Recent greenwashing scandals raise a question: how much longer are we going to fall for it?

By Enrico Merlo

In the last few years, customers’ sensibility towards environmental issues (such as pollution or global warming) and social responsibility have obliged companies to keep up with higher standards. But while some have actually produced results in term of sustainability, others have just tried to hide negative environmental performances behind false green facades. 

Greenwashing can be defined as “providing misleading information to the public and investors in order for a company to appear more sustainable than it is”. Most of us have probably been victims of it; just think about how often we buy things because the label pictures the product as ecologically sound. 

Many greenwashing cases have made the news in recent months: from HSBC’s misleading ads about planning to plant 2 million trees while still financing businesses which emit a significant quantity of CO2, to H&M being sued for using sustainability ratings fraudulently to sell products as environment-friendly. Greenwashing takes many forms, and customers’ trust is being increasingly compromised as a result. 

Companies take advantage of the information asimmetry that they possess: usually people do not have the means or the time to research a product’s true origins or acompany’s sustainability ratings—even the authorities that are supposed to investigate greenwashing may often face the same constraint. A company can therefore cherry pick good deeds and promote them to show their commitment for a more sustainable future.

Greenwashing examples

In the case of HSBC’s ads, people were led to believe that the bank would invest in sustainability, while in reality they were still planning to finance fossil fuels at least until 2040. They didn’t provide false information; the ads simply omitted negative ones. The ads have been banned by the UK’s advertising authority, but we can only imagine how many other companies do the same.

Another example from 2022 of a fraudulent campaign is KLM’s ‘’Fly Responsibly’’, which was sued in the Netherlands. The airline company claimed that its customers would have been able to fly CO2 neutral, by paing extra fees which would then fund reforestation projects to absorbe the CO2 emitted. But carbon offsetting does not ensure the compensation of carbon dioxide emissions; this is why the ads have been ruled as misleading.

However, advertising is not the only field where there can be greenwashing. To bring an alternative example, a few years ago, Starbucks released a strawless lid, in order to show their commitment to reducing plastic pollution. The problem was that the new lid contained more polluting material than the lid-straw combination. The coffee giant stated that the lid was made of a recyclable plastic, but critics noted that just a tenth of the world’s plastic wastes are recycled. 

Another form of greenwashing is relocating factories to countries with less tight environmental laws, which is known as carbon leakage. 

What can be done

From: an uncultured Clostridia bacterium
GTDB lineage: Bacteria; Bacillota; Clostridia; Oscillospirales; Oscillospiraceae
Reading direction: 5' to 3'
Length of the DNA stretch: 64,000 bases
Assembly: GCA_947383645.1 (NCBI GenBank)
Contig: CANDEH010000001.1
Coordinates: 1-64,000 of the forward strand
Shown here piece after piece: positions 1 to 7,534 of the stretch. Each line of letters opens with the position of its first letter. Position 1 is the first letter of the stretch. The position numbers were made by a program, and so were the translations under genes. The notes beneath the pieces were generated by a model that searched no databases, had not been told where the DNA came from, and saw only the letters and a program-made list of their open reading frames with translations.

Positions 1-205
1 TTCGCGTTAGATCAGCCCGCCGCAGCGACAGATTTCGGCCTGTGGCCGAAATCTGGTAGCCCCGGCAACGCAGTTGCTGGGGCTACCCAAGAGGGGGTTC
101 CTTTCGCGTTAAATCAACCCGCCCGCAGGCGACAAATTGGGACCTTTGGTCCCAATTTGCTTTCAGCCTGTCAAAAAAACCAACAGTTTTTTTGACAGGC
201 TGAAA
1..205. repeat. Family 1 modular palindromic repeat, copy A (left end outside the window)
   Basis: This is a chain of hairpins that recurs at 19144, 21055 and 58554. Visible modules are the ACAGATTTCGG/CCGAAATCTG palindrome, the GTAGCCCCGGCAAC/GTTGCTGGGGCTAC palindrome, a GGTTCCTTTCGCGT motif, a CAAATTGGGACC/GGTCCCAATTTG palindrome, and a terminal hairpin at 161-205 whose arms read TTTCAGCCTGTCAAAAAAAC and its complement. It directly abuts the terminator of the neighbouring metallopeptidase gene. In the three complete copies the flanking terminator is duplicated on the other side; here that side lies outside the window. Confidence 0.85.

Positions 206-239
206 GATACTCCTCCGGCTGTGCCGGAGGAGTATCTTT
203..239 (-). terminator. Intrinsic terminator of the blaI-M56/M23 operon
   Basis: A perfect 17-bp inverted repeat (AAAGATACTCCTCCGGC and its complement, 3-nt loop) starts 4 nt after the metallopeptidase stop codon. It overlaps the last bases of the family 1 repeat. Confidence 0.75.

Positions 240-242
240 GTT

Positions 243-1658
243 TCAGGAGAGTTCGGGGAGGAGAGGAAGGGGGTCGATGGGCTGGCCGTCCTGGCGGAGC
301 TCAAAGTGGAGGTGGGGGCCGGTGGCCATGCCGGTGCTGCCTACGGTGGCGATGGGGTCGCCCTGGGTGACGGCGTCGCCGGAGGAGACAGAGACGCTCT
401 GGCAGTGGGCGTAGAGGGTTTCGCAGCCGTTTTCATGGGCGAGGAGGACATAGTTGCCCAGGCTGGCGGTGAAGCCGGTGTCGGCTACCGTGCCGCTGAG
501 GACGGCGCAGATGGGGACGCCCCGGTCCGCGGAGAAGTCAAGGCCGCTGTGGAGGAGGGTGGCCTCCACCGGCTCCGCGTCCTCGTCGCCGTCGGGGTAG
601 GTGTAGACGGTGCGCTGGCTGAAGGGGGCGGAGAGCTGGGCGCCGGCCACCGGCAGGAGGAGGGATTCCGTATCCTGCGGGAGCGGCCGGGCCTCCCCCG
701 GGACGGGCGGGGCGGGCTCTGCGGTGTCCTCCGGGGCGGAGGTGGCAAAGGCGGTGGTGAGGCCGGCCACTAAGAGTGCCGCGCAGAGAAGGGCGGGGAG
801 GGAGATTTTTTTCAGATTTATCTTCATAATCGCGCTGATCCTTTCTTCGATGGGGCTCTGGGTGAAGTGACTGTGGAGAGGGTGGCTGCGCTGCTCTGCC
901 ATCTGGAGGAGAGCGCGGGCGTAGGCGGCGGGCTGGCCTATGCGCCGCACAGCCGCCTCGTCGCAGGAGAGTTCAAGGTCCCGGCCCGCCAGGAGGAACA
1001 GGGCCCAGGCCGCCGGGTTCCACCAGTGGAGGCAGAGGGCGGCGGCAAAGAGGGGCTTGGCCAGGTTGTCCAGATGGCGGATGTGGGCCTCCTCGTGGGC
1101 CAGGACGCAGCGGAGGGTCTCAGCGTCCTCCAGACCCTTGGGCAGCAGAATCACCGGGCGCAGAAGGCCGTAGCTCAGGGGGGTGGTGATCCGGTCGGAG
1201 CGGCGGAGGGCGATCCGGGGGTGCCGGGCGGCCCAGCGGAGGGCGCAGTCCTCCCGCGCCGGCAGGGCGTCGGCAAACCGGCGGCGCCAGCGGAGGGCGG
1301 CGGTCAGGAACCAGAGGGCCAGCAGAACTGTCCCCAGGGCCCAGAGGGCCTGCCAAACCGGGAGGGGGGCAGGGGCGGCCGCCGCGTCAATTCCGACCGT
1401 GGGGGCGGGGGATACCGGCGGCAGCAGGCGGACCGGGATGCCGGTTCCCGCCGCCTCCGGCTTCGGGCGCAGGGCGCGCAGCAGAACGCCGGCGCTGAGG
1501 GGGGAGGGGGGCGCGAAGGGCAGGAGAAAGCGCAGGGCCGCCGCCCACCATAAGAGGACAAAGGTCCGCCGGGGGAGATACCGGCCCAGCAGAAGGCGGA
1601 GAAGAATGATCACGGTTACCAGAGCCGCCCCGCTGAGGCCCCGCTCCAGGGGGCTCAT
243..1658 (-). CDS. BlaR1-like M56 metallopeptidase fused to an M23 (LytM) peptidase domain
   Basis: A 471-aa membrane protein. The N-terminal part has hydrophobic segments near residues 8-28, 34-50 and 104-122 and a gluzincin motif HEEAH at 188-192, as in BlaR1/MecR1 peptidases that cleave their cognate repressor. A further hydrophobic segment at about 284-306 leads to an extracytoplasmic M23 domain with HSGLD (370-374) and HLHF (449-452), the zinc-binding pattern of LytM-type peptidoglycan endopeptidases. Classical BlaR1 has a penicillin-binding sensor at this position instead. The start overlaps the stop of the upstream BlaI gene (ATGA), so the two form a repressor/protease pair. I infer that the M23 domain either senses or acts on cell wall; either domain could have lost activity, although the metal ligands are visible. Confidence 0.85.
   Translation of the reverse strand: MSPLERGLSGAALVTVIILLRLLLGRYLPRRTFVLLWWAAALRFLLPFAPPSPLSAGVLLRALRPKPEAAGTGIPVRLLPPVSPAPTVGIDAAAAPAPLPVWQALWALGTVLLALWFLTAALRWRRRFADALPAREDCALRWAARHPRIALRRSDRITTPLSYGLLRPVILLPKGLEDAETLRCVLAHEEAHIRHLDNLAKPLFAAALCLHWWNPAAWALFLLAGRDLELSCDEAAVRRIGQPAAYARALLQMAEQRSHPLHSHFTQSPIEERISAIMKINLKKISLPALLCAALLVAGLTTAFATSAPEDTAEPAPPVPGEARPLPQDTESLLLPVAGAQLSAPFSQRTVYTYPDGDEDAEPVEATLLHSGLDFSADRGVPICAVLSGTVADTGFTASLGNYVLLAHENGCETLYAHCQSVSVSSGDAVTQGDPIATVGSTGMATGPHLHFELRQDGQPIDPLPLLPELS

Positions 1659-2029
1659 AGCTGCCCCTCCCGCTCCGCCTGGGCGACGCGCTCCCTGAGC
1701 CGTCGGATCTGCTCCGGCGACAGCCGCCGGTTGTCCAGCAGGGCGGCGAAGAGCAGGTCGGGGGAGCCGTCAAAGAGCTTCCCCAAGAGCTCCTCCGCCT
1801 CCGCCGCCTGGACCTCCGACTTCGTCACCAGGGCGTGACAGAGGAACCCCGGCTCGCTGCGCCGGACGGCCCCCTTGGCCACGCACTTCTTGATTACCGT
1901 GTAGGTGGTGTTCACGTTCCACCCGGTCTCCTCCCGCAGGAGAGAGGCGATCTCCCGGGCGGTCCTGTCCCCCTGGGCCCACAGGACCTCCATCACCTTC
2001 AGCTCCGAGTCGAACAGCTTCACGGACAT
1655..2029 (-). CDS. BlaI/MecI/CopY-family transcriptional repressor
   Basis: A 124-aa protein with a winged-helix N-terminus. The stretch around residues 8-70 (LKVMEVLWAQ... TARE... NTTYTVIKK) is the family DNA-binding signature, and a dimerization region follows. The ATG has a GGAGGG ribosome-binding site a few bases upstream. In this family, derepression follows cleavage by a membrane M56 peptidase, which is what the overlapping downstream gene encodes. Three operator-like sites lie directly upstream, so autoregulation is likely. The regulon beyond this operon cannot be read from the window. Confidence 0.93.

A good way to prevent falling victim to greenwashing is learning how to spot it: if the package of the product contains green imagery tbut presents no third-party certifications, it will most likely be a case of pure rebranding. If sustainable claims are not easily verifiable, or if the claims are too specific (i.e. ‘’we do not use plastic straws’’, while selling plastic cups), it is likely a case of greenwashing. However, a study from GreenPrint reports that 74% of respondents didn’t know how to identify sustainable products [1]. 

It seems as though the public is becoming aware of companies’ tricks, as the same study shows that 54% of American customers never or only sometimes believe sustainability claims, evidencing a growing mistrust towards big companies. Some people predict that customers will start supporting truly sustainable companies in the next few years. Investors are starting to require transparency from the companies they invest in, and the ESG investing sector is growing. Nevertheless, firms are not always held accountable for their actions, as very rarely does a lawsuit damage their pocket, while the main damage ends up to be the mere reputational damage.

Governments and international institutions should take the first steps to fight misinformation about sustainability, since voluntary regulations are obviously not enough. Universally-agreed standards have to be adopted. An example of an effective regulation could be imposing annual sustainability reports, which should be checked by independent institutions. It is important to differentiate companies with a science based transition plan from those with a lack of transparency. Ultimately, there should be heavier penalties for those convicted of greenwashing crimes.Summing up, these behaviours are probably diminishing, mainly because they are not as effective as before and because companies are starting to live up to their claims. Still, latest greenwashing scandals are a warning to not lower our guard, and more international regulations are highly required.



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